What do you love most about being a dad? The sight of someone who just gets overjoyed every time they see you! That, and the constant beard tugging. I think she is weeding out the weak hairs in my beard. The hairs that remain can probably carry my weight on the edge of a cliff, ha.

What surprised you most about fatherhood? I'm most surprised at how easily I adjusted. I was almost certain that fatherhood would be the most difficult adjustment of my life, but even though my life is now centered around her, I don't feel that things are complicated at all.

What was your biggest challenge or struggle? When she was about 2 or 3 months old, I began to notice that if she started crying, only her mom could calm her down or get her to sleep. So one night, she was just crying at the top of her lungs, and I grabbed her, and held her on my stomach. She continued to cry and my wife would say "Let me take her and calm her down." This time, I refused. I said "If you come to her rescue in this situation, she will continue to view me as a threat that she needs to be saved from." My wife didn't like that too much, but she understood. Eventually, she calmed down and went to sleep. Now, I'm basically her sleeping habit. She will toss, turn and fight, unless she is on my stomach to sleep. Even though she is getting a bit big for that now.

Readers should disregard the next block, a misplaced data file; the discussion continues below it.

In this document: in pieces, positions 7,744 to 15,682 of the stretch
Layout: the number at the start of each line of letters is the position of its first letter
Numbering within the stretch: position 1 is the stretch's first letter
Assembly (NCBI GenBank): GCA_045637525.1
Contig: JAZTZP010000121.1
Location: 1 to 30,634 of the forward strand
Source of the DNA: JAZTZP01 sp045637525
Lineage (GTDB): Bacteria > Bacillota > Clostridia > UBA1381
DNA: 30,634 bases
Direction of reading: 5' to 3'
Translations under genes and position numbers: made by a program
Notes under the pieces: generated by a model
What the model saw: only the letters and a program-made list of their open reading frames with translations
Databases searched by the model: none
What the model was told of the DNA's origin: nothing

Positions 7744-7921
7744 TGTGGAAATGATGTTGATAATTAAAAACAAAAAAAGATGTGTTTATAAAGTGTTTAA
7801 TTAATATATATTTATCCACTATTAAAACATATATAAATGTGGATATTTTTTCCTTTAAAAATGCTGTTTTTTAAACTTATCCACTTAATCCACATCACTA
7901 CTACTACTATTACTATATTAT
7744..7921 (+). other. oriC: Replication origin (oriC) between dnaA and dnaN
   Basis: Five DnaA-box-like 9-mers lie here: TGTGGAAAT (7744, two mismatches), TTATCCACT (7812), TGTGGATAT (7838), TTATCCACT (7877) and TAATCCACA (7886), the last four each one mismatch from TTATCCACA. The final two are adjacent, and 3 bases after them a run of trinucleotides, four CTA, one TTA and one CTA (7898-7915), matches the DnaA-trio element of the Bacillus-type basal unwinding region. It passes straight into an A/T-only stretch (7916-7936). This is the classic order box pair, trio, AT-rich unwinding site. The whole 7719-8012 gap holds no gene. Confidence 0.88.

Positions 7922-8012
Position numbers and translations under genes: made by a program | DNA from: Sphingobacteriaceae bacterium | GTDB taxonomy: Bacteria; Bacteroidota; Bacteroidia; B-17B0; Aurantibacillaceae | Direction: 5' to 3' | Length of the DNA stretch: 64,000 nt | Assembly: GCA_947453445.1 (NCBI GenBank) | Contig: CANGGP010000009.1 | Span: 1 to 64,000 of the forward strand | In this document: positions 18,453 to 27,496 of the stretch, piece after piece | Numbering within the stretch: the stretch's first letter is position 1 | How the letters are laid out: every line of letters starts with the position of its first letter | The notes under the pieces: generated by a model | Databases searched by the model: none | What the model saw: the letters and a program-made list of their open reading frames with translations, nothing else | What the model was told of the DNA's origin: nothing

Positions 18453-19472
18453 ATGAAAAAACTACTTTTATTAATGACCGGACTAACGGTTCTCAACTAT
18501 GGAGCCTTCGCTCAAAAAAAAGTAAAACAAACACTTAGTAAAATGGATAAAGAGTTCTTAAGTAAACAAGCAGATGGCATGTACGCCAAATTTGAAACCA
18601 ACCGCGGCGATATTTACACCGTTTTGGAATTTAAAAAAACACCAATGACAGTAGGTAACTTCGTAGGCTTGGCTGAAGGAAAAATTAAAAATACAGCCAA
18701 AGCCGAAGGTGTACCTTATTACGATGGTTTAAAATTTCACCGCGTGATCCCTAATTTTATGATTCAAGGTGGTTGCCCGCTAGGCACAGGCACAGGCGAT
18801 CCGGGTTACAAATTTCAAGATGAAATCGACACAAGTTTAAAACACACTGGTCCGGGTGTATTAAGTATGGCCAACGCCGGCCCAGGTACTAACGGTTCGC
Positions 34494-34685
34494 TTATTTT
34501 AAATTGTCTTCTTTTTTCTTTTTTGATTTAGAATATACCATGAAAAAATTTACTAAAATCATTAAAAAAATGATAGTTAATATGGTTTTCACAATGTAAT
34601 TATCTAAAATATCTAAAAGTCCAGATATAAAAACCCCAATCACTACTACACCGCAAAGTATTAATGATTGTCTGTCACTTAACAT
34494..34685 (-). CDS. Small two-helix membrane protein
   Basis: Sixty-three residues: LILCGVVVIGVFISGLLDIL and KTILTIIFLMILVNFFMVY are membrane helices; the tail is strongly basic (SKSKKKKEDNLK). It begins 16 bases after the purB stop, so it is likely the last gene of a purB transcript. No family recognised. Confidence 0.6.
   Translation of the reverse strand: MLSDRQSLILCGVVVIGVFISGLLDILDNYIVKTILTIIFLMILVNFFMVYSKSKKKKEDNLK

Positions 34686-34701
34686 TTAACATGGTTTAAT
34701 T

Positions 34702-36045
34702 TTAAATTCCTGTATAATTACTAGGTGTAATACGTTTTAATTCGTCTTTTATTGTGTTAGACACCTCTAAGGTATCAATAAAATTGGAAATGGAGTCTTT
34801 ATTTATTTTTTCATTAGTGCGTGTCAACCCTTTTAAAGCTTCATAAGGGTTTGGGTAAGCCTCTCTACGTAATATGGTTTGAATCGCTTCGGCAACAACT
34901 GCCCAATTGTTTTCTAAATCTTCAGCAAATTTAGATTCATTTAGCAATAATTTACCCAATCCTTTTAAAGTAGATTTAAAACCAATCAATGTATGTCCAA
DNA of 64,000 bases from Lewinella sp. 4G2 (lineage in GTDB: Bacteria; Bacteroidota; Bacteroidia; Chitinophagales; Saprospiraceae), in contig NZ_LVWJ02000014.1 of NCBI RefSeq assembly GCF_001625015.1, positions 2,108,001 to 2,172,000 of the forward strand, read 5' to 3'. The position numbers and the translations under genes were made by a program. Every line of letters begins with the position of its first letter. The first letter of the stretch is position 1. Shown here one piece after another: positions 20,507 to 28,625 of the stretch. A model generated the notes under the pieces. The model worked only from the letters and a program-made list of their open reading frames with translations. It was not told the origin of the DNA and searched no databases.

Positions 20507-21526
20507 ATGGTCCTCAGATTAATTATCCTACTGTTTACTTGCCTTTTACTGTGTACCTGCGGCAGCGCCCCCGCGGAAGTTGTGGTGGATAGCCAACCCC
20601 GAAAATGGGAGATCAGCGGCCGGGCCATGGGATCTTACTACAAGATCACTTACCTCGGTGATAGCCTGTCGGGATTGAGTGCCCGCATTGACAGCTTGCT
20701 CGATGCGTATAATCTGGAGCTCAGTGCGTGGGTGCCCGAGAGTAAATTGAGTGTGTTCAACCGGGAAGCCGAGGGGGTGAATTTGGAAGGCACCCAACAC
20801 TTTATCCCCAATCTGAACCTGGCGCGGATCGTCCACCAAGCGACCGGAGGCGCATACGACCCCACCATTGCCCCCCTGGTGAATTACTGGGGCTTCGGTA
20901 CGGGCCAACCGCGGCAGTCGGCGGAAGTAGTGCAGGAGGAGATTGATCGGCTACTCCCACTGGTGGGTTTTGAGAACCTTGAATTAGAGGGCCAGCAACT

If you could go back to Father's Day 2017, what would you tell yourself about the journey ahead? If you think that Fatherhood, is something that you can plan, or map out, you are sadly mistaken. I have always prided myself in putting a plan in motion to everything. Every evening, I try to properly prepare and plan out her next day, and funny enough, it falls apart each time. Apparently, fatherhood is about winging it.

What’s the best advice you’ve received? And the worst? I haven't really received any bad advice, but the best advice was when my barber told me, "I really can't give you any advice, because each child and situation is different." This goes back to what I said earlier. I have learned that there is pretty much no plan, book or schedule to this thing. You gotta take each situation that comes to you and face it head on.

Any big plans for Father’s Day 2018? So far, I don't have any big plans for myself. However, the other two ladies in the home (mother and daughter) seem to be putting something together behind my back, so there is no telling how things will turn out...

Ryan Heller, art director and memoirist, King of Stars

Tell us about your twins, Connor and Olivia. “They just turned one last week. It’s wild. We went through surrogacy to have them, my husband and I, since it’s a little bit more difficult for us to have babies [laughs]. Each of them is genetically one of ours—one is Chris’s, one is mine. They share the same ‘mother’ / egg donor. We literally got to see them in petri dishes, and now they’re a year old. It’s hard to believe.”